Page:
Health Benefits for Dog People and Cat People

woman petting a cat and a dogThere are many reasons you love having a pet—affection, protection and entertainment help you live well. Here’s another: dogs and cats can bring fitness and health benefits!

Owning a pet provides a number of healthy perks for the body, ranging from the potential for improved cardiovascular health to a reduced risk of asthma and allergic reactions in children exposed to pet allergens. Not to mention, wellness goes beyond the physical aspects, extending to psychological wellbeing—who hasn’t realized that cuddling with a furry friend truly feels good?

Whether you’re more of a “dog person” or a “cat person,” rest assured, the time spent with your pet is an advantage. Here are some of the top ways your pooch or kitty is good for your health.


  • One study from University of Missouri found that regular dog walkers lose an average of 14 pounds a year as compared to those without dogs. They’re more likely to get more exercise than non-dog walkers, and may lose more weight as a result.
  • British researchers discovered dog walkers also tend to meet more people and make more friends. Neighborhood walks, games of fetch in the park, and even regular visits to the groomer or vet, all have a positive social effect among dog owners.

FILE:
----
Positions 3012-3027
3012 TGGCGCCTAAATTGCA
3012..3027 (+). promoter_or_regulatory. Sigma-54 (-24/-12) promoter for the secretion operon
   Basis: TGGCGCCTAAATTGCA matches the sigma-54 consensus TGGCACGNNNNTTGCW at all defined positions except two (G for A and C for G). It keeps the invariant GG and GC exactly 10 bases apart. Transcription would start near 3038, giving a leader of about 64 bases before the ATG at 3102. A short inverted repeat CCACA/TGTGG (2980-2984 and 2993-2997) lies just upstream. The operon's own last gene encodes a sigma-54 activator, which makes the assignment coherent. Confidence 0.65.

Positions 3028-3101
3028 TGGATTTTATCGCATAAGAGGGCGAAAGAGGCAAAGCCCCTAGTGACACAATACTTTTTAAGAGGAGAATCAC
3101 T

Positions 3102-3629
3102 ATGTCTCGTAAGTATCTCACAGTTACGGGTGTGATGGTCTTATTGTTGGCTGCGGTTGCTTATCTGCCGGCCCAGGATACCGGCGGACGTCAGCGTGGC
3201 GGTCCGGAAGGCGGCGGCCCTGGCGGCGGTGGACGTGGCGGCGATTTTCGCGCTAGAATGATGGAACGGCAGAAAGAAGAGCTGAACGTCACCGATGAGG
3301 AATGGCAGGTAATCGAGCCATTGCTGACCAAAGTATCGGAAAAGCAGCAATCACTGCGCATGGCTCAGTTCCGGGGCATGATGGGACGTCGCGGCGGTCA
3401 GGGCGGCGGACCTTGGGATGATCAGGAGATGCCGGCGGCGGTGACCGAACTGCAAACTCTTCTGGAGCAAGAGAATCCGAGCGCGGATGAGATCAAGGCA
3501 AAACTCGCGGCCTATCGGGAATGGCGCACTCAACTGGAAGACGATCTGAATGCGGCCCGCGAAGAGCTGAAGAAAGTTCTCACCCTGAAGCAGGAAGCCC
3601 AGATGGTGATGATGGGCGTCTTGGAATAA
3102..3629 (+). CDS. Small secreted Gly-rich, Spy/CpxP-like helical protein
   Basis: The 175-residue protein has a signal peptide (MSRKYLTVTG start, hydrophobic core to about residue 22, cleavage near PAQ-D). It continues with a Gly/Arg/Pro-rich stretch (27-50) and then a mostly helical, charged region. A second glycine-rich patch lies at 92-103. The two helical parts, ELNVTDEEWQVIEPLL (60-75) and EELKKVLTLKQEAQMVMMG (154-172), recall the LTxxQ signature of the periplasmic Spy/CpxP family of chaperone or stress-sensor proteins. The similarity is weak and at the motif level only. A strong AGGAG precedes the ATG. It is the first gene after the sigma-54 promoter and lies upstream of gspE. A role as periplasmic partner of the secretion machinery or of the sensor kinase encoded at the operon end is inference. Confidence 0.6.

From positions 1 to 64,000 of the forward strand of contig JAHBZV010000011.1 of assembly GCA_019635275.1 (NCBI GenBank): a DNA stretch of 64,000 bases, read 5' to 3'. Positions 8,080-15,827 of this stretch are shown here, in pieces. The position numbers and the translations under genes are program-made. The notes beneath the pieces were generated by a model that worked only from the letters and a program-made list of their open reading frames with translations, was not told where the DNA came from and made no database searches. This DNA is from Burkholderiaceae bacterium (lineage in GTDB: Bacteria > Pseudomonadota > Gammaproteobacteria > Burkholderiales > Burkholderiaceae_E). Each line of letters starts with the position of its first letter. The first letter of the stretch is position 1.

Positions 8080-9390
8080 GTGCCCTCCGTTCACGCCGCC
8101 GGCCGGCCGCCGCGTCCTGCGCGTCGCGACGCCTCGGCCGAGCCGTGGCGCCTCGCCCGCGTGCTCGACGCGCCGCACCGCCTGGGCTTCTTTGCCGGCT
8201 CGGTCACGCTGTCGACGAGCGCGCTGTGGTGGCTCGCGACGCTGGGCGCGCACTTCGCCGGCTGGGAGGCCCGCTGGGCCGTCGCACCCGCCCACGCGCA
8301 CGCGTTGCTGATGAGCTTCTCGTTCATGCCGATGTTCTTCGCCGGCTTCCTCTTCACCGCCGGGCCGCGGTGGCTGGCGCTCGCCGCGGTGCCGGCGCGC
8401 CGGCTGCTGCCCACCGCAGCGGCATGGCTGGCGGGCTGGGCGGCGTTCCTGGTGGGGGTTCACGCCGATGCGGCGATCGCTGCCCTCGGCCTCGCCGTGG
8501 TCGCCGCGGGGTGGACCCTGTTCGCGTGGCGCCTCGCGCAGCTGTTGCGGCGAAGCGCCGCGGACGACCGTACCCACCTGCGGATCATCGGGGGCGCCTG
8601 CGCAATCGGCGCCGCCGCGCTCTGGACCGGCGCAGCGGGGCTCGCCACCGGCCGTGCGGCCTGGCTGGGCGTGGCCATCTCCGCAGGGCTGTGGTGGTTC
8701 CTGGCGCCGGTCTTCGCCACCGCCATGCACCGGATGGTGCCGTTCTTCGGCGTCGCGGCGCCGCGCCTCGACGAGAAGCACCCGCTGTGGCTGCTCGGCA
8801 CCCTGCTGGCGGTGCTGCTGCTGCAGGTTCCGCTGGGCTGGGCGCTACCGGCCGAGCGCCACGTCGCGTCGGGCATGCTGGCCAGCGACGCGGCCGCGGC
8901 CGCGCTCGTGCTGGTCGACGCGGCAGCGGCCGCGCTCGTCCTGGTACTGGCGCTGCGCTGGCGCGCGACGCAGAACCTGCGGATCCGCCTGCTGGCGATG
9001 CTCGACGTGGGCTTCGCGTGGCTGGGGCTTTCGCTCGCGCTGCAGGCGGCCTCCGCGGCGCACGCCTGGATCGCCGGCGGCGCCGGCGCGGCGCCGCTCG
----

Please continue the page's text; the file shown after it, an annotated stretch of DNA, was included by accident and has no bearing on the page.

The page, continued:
• Want to be in a better mood? Get a dog. New dog owners report feeling happier with their canine companion than without. Makes sense—when you’re greeting with love and affection each time you return home, it’s totally a mood booster.


  • Pet ownership appears to be associated with a decreased risk of developing allergies in children in some communities, most notably in countries with lots of cats, like the U.S. Having a pet cat appears to provide a protective effect against developing asthma, too.
  • One study, an analysis of over 4500 health records, showed that compared with cat owners, people who never had a pet cat were 40% more likely to die of a heart attack over the 20-year study period. They were also 30% more likely to die of any cardiovascular disease, including stroke, heart failure, and chronic heart disease.
  • Want to relax more? Find a lap cat. Cat owners who frequently pet their feline and enjoy plenty of purring sessions regularly report feeling more at ease. Indeed, aside from the evidence that purring promotes healing, cats at rest set an excellent example of how to relax and enjoy some “me time.”

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